Advocate of the most vulnerable
The Pope notes that this Doctor of the Church was a “listener,” a teacher of mercy and a person who welcomed “the fragility of the most spiritually abandoned men and women.”
Allowing himself to be challenged by life itself, says the Pope, Saint Alphonsus was also an “advocate of the least, the fragile and those discarded by the society of his time.”
The path this Saint chose to tread, writes Pope Francis, led him to placing himself at the service of consciences that seek the way of goodness because of a faithful response to the call to God’s holiness.
Following the example of Alphonsus, the Pope invites moral theologians, missionaries and confessors to enter into a living relationship with God’s people and to look at life from their perspective “in order to understand the real difficulties they encounter and to help heal their wounds.”
Looking again at the example of Saint Alphonsus, the renewer of moral theology, the Pope emphasizes that it is necessary to “accompany and support those most deprived of spiritual help on the path to redemption.”
“Evangelical radicalism should not be set against human weakness,” he stresses, adding that “it is always necessary to find a way that does not alienate, but brings hearts closer to God, just as Alphonsus did with his spiritual and moral teaching.”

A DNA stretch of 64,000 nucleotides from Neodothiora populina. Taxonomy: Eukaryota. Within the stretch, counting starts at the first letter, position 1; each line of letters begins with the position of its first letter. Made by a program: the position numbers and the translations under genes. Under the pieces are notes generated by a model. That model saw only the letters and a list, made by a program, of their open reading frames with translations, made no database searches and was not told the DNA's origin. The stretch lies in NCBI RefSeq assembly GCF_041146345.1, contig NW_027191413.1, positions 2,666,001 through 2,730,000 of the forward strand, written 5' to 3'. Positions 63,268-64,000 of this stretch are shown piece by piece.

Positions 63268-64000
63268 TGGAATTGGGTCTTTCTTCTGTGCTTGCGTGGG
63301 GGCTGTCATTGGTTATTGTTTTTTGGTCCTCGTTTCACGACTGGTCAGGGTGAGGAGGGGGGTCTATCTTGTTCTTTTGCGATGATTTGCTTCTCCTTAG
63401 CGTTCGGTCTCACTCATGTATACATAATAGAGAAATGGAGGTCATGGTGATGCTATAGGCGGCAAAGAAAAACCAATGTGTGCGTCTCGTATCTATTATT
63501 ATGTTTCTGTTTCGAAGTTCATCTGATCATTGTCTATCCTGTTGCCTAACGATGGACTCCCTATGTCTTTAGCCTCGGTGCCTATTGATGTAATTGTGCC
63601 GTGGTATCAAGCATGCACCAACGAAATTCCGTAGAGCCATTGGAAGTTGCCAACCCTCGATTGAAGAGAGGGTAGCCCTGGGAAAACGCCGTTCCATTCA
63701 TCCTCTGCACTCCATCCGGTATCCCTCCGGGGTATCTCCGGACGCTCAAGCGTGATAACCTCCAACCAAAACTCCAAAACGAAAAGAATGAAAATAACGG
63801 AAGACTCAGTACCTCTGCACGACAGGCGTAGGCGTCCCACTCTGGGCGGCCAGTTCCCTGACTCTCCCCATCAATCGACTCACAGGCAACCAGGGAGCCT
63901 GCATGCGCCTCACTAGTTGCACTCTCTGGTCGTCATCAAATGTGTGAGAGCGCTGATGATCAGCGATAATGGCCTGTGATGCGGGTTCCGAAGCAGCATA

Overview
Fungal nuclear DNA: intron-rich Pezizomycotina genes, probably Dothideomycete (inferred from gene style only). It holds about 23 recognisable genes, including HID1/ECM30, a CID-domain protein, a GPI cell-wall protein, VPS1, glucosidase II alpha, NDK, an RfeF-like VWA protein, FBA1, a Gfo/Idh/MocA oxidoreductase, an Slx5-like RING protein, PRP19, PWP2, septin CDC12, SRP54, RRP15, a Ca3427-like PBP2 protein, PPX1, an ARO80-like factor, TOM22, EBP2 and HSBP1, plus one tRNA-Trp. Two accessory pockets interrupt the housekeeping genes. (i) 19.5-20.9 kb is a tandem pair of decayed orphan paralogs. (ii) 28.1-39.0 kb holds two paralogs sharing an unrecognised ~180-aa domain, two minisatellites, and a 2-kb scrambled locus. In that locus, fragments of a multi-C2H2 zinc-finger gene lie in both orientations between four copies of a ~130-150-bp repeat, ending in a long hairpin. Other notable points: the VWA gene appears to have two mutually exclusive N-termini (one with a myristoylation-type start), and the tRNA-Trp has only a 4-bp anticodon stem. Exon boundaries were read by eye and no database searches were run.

Promoting a moral maturity
Like this great Saint, writes the Pope, “we are called to go out to meet people as an apostolic community that follows the Redeemer among the abandoned.”
He goes on to say that this “going out to meet those who lack spiritual assistance, helps to overcome individualistic ethics and to promote a moral maturity capable of choosing true good.”
By forming responsible and merciful consciences, he says, “we will have an adult Church capable of responding constructively to social fragilities, in view of the kingdom of heaven.”
Challenges in society today
In the message, Pope Francis highlights the innumerable challenges society faces including: the pandemic and work in the post-Covid world, the care to be provided to all, the defense of life, the inputs that come to us from artificial intelligence, the safeguarding of creation, the anti-democratic threat and the urgency of brotherhood.
“Woe to us if, in this evangelizing effort, we separate the “cry of the poor” from the “cry of the earth,” he writes.
Moral theological reflection and pastoral action
Concluding his message, Pope Francis issues an invitation “to go out to meet the fragile brothers and sisters of our society.”
“This involves the development of moral theological reflection and pastoral action”, he says, “capable of committing oneself to the common good, which has its root in the proclamation of the kerygma, which has a firm word in defense of life, towards creation and towards brotherhood.”